2 tsp. cinnamon (or use mostly cinnamon and add a bit of nutmeg and ground cloves for added flavor)
Depending on what flavors I want, I often add liberal amounts of: chopped nuts, raisins, grated coconut, or chocolate chips.

**Sometimes I also replace some or all of the bananas with applesauce. I use a ratio of 1/2 banana = 1/3 cup applesauce.

Preheat the oven to 350 degrees F. Grease and flour two 9-inch round pans, or one 9×13-inch sheet cake pan.
Mix the dry ingredients in one bowl, and the wet ingredients in another bowl. Combine and stir until just mixed.
Bake for about one hour but check often after cake has been in the oven for 45 minutes. It should be firm to the touch but moist inside.
IMG_9737Cream Cheese Icing Recipe:
*Note: Usually I just make it up as I go along, but this is a good starting point. On the top and sides of our cake, we used a basic cream cheese icing, and in between the layers we used a lemon cream cheese icing (we just added lemon zest and a bit of juice to the cream cheese icing we had already made).

Blend the following ingredients with an electric beater till extremely creamy:
8 oz. Tofutti cream cheese
2 Tblsp. Earth Balance (or other non-dairy margarine)
1/2 tsp. vanilla extract
2-3 cups powdered sugar (add until you get desired consistency)

Candy Bars

IMG_9690Vegan candy bars are often hard to find. Tara and I really wanted to make something that would fulfill our sweet/salty/chocolate/chewy/crunchy needs, so we thought a lot about how to create those flavors all in one candy confection. Though small, these candy bars packed a punch, and definitely were worth all the work we went through to put them together! Next time, I will try to find a mold in the shape of a rectangular chocolate bar, so that our finished product looks more smooth and precise. However, the handmade shapes we created were fun and original, even if somewhat gloopy.

We made two types of candy bars. We had gone through all combinations of flavors, and drawn out diagrams of how each candy bar would be built. Some were simple, others were incredibly complex with layers and layers of wafery-thin cookies and balls of peanut butter and some sort of vegan nougat that we never quite figured out how to make. Eventually we abandoned these complex plans and decided to fulfill our intense Snickers needs…One of our candy bars started this way, and so it had a home-made shortbread cookie bottom with gooey caramel and salty peanut filling layered on top. We covered the whole thing in dark chocolate. After the chocolate set and hardened, it had a great crispy outside shell and the caramel was nicely stringy and chewy. The salty-caramel combination was devine!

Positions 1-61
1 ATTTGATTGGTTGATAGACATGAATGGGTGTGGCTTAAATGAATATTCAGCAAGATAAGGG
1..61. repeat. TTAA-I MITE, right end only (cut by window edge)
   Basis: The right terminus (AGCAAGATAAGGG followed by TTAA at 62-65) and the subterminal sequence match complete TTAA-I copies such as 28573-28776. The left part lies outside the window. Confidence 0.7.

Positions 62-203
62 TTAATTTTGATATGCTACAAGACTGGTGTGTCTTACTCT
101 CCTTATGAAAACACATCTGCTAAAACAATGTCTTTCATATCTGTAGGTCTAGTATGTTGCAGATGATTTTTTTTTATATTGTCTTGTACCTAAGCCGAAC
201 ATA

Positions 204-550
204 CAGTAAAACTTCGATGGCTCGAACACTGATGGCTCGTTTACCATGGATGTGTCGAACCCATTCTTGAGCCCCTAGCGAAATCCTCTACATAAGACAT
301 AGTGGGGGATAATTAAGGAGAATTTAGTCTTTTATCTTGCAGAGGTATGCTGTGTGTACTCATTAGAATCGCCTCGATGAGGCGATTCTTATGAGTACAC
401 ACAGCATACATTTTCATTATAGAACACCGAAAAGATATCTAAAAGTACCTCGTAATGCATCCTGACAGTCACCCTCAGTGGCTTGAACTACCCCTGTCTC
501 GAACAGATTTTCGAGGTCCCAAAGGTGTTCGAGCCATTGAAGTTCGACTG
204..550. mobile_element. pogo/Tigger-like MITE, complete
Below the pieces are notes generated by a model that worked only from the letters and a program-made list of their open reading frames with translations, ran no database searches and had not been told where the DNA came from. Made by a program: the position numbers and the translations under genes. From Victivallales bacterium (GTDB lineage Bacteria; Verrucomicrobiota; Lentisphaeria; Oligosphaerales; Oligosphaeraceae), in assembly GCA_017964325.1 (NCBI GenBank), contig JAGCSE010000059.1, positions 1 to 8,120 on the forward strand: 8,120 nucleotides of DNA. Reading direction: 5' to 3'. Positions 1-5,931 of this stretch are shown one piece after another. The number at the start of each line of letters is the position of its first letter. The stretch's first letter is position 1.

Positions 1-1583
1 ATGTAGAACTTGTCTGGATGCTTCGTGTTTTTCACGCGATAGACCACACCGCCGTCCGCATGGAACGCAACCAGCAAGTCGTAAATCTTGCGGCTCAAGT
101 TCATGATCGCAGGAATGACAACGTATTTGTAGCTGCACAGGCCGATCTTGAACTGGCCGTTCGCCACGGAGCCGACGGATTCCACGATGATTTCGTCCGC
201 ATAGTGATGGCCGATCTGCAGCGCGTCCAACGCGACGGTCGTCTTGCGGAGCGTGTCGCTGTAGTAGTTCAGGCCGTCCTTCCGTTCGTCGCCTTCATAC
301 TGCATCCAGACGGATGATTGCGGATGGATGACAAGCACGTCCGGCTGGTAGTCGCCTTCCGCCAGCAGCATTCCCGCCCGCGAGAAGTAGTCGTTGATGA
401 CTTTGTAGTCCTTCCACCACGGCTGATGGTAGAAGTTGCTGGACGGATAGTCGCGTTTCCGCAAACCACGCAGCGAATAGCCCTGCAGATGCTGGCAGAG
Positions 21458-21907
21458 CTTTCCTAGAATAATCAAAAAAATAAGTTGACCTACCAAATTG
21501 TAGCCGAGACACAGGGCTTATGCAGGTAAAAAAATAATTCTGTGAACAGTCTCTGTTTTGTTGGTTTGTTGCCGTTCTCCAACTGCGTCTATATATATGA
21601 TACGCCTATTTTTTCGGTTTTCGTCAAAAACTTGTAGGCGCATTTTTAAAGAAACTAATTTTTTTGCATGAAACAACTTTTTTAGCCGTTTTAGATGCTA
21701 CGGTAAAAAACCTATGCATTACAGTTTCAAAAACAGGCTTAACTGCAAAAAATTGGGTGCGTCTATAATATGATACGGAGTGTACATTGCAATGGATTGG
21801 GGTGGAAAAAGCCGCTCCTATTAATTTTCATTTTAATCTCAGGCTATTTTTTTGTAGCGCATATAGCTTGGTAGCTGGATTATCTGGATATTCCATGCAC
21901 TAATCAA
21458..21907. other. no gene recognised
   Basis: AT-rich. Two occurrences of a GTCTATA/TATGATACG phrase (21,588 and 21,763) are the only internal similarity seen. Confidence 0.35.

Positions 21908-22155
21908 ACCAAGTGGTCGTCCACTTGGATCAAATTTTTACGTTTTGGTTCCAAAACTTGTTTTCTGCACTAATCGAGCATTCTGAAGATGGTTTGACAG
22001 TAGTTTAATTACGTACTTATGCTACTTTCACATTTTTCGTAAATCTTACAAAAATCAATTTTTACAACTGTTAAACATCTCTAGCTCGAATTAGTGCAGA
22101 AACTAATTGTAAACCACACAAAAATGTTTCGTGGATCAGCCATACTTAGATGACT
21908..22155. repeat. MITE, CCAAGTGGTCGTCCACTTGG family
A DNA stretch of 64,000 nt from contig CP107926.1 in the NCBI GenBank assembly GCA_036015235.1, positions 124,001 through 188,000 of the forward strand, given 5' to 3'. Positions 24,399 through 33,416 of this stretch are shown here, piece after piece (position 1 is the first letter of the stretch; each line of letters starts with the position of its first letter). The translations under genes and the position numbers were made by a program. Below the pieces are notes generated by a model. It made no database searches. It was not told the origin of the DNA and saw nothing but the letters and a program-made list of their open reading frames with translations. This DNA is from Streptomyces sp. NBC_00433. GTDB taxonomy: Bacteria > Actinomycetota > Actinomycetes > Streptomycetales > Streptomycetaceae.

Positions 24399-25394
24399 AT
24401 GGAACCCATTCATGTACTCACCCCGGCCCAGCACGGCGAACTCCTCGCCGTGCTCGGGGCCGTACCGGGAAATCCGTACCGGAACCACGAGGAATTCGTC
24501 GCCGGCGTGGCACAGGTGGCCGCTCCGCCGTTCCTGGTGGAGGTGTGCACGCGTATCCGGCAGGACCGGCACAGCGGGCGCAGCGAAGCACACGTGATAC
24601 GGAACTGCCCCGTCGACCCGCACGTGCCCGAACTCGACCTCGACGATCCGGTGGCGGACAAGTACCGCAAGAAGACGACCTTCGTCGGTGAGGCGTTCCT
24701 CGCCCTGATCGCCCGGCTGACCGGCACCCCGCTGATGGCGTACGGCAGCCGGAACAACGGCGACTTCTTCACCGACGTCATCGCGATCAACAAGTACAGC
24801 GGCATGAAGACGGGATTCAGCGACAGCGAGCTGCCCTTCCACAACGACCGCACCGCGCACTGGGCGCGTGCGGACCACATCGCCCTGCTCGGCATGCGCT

Our second type of bar was also delicious. We sandwiched layers of almond marzipan, dried cranberries, and pistachios between two thin shortbread cookies, and covered the entire sandwich with rice-milk based white chocolate. Drizzled with dark chocolate and sprinkled with pistachio pieces, this was a sweet confection that blew my taste buds, and was very pretty! Each bite made me want more.IMG_9700

Banana Split Pudding Brownies

IMG_9641We had a TON of bananas. We had chocolate cravings. We needed something gooey and delicious to take with us for a picnic on the beach. What to do? Where to turn? Well, as usual, Isa Chandra Moskowitz (of the Post Punk Kitchen) came to the rescue with her Banana Split Pudding Brownie recipe in Vegan With A Vengeance. We made two variations, one with the banana topping and one without. We added chocolate chips to both. The ones that we didn’t put topping on, we made thicker and they ended up gooier and fudgier. Both were delicious and very banana-y.IMG_9627Once our immediate chocolate cravings were satisfied, we had extras, and the brownies proved to be very popular as a party snack; they disappeared from the plate in mere minutes. The banana-topped brownies were also delicious with home-made ice cream scooped on top as a brownie-banana-split-sundae!

Two Kinds of Focaccia


We got this lovely recipe for fluffy focaccia bread from Sarah Raven’s cookbook In Season which is absolutely gorgeous and mouthwatering in every way. Preceeding every recipe is a short personal story, and the book is filled with her own recipes as well as those from friends and family. There are brightly colored photographs of her foods, as well as pictures of Sarah working on her farm and harvesting the fresh produce seen in all her dishes. I also love the way the book is organized; it is seasonal, and for me, in an age and place (California) where nearly all produce can be grown fairly locally in all times of year, this way of reference is very refreshing. It certainly makes me think about what ingredients I’m using and when. For instance, if you want to work with a specific fruit or vegetable, you have to think carefully about what season it is ‘traditionally’ grown in and then you can find a host of recipes to work with. Sarah Raven lists this focaccia recipe as a Sungold Tomato Focaccia (her favorite type of cherry tomato), and it is under the “July/August” section in her book, where she writes that “Good tomatoes are the defining taste of summer, when their round, juicy softness comes into its own. The more of that justpicked, slightly acrid – almost poisonous – smell that they have the better. They are, after all, related to deadly nightshade…”

This recipe is very easy; however, like most yeasted breads, it just requires that you have the time and patience to let it rise. This one has multiple rising times, so it takes awhile. But it is certainly worth the wait, for the finished bread (and baking aroma) is amazing! We used a bit less oil than the recipe called for, and so I’ve written it how we made it below. We also doubled the recipe, and made one loaf savory and one a bit sweeter, which was a nice contrast! The toppings we used for each loaf is also written below, but the bread ingredient amounts are listed for only one loaf of bread.

IMG_9565 Continue reading ‘Two Kinds of Focaccia’

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July 2009